A will is an excellent testamentary tool that can be included in a Kentucky resident’s comprehensive estate plan. There are many requirements that a will must satisfy in order to be considered valid though. One of those requirements is that the will’s creator must be of sound mind when drafting and executing their will.
Being of sound mind refers generally to the ability of a person to understand what their will says and what will be accomplished through their will when they die. Without soundness of mind, a person’s will may be claimed to not represent their true intentions and may be subject to challenges after the creator’s death. Ensuring soundness of mind at the time of will execution can help smooth out problems later on during probate.
Complicating factors for establishing a sound mind
One of the most common factors that can complicate claims of a sound mind is illness. Diseases such as dementia, Alzheimer’s, and others can rob individuals of their abilities to think clearly and understand fully. A claim of a cognitive disease may threaten a claim of a sound mind.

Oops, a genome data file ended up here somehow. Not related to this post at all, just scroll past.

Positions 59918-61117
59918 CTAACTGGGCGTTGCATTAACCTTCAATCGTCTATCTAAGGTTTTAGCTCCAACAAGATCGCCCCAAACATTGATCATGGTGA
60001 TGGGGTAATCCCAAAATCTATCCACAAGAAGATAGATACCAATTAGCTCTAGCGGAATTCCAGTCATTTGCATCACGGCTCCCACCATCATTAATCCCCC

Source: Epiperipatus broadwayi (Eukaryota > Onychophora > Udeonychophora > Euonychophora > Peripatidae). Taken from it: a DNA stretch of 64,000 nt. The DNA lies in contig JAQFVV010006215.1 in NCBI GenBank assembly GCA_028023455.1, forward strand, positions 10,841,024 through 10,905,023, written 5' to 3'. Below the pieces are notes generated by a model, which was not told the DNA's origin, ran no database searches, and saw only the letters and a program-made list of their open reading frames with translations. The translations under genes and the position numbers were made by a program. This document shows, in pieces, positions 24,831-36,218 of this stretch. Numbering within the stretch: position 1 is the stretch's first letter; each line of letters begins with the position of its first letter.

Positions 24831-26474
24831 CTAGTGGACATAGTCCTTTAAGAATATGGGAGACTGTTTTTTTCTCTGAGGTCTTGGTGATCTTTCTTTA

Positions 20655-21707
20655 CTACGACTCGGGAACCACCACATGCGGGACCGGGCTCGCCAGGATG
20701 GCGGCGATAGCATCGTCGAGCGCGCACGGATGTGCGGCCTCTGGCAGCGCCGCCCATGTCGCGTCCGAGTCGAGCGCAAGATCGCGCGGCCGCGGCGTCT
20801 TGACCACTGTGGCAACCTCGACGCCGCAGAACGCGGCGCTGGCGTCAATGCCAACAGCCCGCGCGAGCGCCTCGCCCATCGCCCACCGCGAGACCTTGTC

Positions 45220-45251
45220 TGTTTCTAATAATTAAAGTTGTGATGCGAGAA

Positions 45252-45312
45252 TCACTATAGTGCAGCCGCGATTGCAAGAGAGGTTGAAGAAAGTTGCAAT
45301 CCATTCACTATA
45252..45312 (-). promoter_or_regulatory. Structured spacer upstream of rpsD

Similarly, some medications may alter the perceptions and understanding of individuals who take them. Both legal pharmaceuticals and illegal drugs can affect mental processes and impact the capacity of a person to understand their will.
Addressing soundness of mind proactively
If a person does not have a sound mind when they create their will, their will may not stand up to legal scrutiny after their death and when it should be operating to inform beneficiaries of what property they will receive. To this end, it is important that individuals who have soundness of mind concerns proactively work to protect their wills from such challenges. The support and guidance of trusted estate planning lawyers may provide them with the information they need to confidently draft and execute their legally compliant wills.